The African country’s bid to host the international Mr Gay World competition in 2012 will be made in a period of growing homophobia, the Guardian reports.

While South Africa has enjoyed a constitution which “recognises same-sex partnerships and condemns discrimination”, it seems to be “backtracking” on gay rights, according to the paper’s Poverty Matters blog.

PinkNews.co.uk reported this year on Uganda’s widely condemned anti-homosexuality bill, which would heighten the severity of punishments available for the offence to include the death penalty and life imprisonment.

At the same time, a Ugandan publication began naming gays and lesbians, before a High Court order forbade them from printing further identities.

Earlier this year, a couple in Malawi were sentenced to 14 years’ imprisonment for “gross indecency” and “unnatural acts”. They, however, were pardoned by president Yoweri Museveni.

Controversy struck the international community recently when the UN general assembly’s human rights committee supported the removal of the words “sexual orientation” from its list of grounds on which to protect people from execution.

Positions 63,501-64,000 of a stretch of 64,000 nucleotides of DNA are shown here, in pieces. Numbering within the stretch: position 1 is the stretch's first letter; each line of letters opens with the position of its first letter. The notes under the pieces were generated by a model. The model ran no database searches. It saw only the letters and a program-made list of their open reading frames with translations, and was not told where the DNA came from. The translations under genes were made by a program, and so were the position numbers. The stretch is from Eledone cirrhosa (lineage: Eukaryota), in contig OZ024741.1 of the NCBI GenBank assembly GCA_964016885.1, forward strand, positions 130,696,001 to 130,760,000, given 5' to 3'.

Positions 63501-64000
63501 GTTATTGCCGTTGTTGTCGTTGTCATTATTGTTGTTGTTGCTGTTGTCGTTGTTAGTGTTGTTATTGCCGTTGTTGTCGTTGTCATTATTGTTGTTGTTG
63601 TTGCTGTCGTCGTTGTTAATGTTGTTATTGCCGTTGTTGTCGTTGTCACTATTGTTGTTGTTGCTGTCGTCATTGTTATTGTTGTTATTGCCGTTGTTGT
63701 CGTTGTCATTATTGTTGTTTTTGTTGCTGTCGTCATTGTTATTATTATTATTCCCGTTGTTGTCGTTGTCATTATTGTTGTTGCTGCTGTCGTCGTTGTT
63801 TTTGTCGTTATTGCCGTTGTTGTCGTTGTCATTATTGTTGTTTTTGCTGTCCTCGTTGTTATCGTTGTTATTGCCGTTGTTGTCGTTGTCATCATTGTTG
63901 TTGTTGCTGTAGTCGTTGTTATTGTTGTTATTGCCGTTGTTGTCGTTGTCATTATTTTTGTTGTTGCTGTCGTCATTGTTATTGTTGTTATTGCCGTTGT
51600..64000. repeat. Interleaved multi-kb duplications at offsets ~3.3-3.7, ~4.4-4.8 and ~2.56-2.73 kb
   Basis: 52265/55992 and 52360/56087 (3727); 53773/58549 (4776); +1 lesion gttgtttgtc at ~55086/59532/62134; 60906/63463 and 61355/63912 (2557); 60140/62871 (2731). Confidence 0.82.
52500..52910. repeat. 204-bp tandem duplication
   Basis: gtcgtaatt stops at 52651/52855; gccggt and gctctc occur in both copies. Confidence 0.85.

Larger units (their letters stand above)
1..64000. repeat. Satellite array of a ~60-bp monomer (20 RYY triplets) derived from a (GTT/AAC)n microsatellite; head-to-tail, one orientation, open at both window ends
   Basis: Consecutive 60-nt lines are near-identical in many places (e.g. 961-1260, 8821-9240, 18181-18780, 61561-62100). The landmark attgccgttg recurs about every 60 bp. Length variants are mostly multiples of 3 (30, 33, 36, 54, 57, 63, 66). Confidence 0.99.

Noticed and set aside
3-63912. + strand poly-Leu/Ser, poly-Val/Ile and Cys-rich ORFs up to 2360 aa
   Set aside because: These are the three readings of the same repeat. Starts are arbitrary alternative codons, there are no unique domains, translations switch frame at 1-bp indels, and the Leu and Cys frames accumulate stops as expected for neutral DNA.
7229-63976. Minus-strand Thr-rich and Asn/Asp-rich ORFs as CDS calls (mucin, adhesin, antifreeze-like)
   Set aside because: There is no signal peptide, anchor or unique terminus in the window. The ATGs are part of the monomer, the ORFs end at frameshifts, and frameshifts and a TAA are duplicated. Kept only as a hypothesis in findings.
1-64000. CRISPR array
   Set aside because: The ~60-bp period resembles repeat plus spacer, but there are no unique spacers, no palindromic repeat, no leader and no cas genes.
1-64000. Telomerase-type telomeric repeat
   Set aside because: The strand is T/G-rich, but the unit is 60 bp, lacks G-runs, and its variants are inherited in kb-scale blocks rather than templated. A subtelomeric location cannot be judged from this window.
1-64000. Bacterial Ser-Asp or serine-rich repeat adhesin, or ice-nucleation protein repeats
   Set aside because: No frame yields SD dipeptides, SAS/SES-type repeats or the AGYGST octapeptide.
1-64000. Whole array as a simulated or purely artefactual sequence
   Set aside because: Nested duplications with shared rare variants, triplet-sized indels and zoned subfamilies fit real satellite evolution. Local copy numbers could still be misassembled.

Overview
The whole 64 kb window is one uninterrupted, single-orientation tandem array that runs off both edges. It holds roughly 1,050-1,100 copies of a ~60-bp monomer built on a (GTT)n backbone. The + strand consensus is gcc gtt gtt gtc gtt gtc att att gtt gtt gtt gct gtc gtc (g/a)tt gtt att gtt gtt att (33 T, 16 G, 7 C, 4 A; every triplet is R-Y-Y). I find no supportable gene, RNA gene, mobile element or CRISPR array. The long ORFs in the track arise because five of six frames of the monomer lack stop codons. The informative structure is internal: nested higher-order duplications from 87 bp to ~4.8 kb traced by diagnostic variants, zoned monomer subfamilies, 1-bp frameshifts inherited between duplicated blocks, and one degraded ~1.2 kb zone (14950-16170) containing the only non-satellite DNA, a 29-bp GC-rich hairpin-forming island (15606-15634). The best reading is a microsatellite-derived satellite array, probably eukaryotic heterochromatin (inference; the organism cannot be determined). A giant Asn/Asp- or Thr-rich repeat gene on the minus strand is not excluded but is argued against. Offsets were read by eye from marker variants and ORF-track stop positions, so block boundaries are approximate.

The move was supported by the South African government.

The current holder of the Mr Gay World title is Charl van den Berg, himself South African.

Coenie Kukkuk, the director of the bid to host Mr Gay World 2012, said: “Charl is a gay role model who gives courage to gays all over Africa and shows them their lives are about more than repression, torture, HIV and prison sentences.

“That message will be enhanced if we can elect the 2012 Mr Gay World on African soil, where the vast majority of governments are anti-gay and are currently hardening their repressive laws.”

The winner of the 2012 bidding process will be announced in the Philippines on 13 March next year.

To read the Guardian article in full, click here.